Women in Leadership

Tap into the Wisdom of your Peers

By Elizabeth BorgesOctober 19, 2017

When we’re facing a problem we don’t know how to solve, we often want an expert to step in and guide us. The impulse is natural; most of us want advice when we’re doing something new. But when it comes to work, most of us fall into the trap of equating expertise with seniority or title. What I’ve learned from running EverwiseWomen, a year-long leadership development program for emerging women leaders, is how much we can gain from peers and colleagues at our level – if we know the right way to tap into this wisdom.

Step 1: Adjust your gaze

The first step is to stop looking up and start looking around. Before you can leverage the wisdom of your peers, you need to find peers you trust, respect, and want to learn more from. While this may sound obvious, it’s not always easy to do – especially for women. In fact, only half of the women in EverwiseWomen begin the program with a strong internal network and only one-third begin the program with a strong external network.

To develop a peer network, it pays to think broadly. Who do you know at your organization who is doing interesting work? Who is doing your role in another department? What about at another organization? Who is in an industry that you find particularly exciting?

If you’re feeling stumped, you might try the following tactics to find some like-minded peers:

  • Reach out to colleagues from another department – perhaps one that you’d like to learn more about
  • Connect with an employee resource group (ERG) at your company or start one!
  • Attend meet-ups or networking events around an area of interest
  • Ask a friend to introduce you to a friend of theirs
  • Enroll in a formal development program (like EverwiseWomen), which provides a structured way to build relationships over time

Step 2: Flip the switch from networking to relationship-building

The mindset you bring to your peer network is critical. When we ask women in our program to define “networking,” they invariably use the words “awkward,” “forced,” and “phony.” But to get the most out of your peer relationships, it’s important to shift your thinking from “networking” to “relationship-building.”

In our program, we help women build relationships modeled on their close friendships: relationships built on authenticity, vulnerability, accountability, and direct feedback. This creates a safe space for learning and growth to occur.

What’s the secret ingredient to building these relationships? Empathy. At our Kick-Off Workshop, we ask participants to share a “great joy” and a “great pain” from their life with their peer group. While the exercise may seem daunting at first, many participants have told us that this activity was crucial in determining success of the group: it was the moment they decided to bring their full selves to the experience, not just their “work selves.”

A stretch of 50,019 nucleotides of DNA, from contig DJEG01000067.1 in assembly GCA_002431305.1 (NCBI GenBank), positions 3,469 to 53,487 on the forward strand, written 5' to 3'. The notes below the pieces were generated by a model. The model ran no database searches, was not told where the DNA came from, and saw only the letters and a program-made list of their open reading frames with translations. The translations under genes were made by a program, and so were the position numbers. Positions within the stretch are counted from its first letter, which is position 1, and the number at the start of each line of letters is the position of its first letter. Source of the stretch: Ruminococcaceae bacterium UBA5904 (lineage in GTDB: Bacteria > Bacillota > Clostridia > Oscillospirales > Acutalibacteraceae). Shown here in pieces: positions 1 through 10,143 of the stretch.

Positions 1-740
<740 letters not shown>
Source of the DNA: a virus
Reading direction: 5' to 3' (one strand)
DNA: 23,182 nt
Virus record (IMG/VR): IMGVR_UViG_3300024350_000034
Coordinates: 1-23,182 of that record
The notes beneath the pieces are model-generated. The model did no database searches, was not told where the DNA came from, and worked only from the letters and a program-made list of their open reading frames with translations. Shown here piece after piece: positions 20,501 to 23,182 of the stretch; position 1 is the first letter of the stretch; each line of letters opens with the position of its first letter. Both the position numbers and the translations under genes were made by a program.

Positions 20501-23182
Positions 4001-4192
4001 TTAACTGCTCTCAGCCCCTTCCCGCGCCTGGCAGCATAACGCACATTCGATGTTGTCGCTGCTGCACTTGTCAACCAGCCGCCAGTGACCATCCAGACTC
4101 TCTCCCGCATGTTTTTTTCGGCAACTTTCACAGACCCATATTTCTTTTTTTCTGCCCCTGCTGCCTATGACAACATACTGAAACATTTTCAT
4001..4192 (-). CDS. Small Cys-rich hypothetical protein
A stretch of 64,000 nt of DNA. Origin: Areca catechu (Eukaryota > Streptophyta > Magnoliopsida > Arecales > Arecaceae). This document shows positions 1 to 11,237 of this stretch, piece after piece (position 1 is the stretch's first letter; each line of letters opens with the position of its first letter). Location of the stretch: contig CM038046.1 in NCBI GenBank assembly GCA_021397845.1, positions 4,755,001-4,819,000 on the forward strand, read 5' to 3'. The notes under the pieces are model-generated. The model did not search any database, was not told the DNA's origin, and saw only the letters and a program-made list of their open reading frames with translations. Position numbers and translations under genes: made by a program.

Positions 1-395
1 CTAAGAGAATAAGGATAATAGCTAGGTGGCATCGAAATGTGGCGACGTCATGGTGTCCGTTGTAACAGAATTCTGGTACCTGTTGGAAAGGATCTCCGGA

Step 3: Share, ask, discuss

When you’ve built a close relationship with someone, it’s tempting to want to solve their problems for them or tell them what to do. After all, if you have advice about how to help them, why wouldn’t you share it? Yet we’ve found through EverwiseWomen that the form in which you share your perspective plays a big role in whether your message gets through.

Rather than share advice, we encourage participants to ask each other questions and share stories from their own careers and experiences. That’s because the only way a person can truly see a solution is when they come up with it themselves.

Here’s an example from a real EverwiseWomen peer group: Molly had a direct report who couldn’t take feedback well. In fact, when Molly tried to deliver fair performance feedback, the direct report turned on Molly and accused her of “ganging up on her.” Molly was upset by this turn of events and brought her challenge to her peer group. Instead of jumping in with advice, her group asked questions to help them understand the root of the problem. At the core of it, Molly felt bad that the direct report had turned on her and was starting to question her own managerial skills.

Then, Molly’s peer Anna shared a story about a time when she was in a similar situation and had to learn not to take the situation so personally. By the end of the peer group, Molly felt validated as a manager, less isolated in her experience, and had learned not to take the situation with her direct report as a testament to her managerial skills.

Consider what might have happened, however, if Anna had simply told Molly, “Don’t take it personally!” It’s likely that Molly would have brushed off the advice, feeling defensive or unheard. But because Anna shared a story rather than advice, Molly was able to arrive at the insight herself and walk out of the meeting feeling validated.

Now it’s your turn

The story from Molly and Anna is just one of many that I’ve heard in my two years running EvewiseWomen. I’ve been impressed, humbled, and inspired by the ways that our participants have supported and learned from each other. Ultimately, that’s why our peer groups are impactful: it’s not just that we connect women with each other, but we also give them the tools to get the most out of the relationships.

Elizabeth Borges

Elizabeth Borges

About the Author

Elizabeth runs EverwiseWomen, our 12-month, cross-organization development experience for women seeking to accelerate their careers. She's passionate about diversity and inclusion, human-centered innovation, and anything political.

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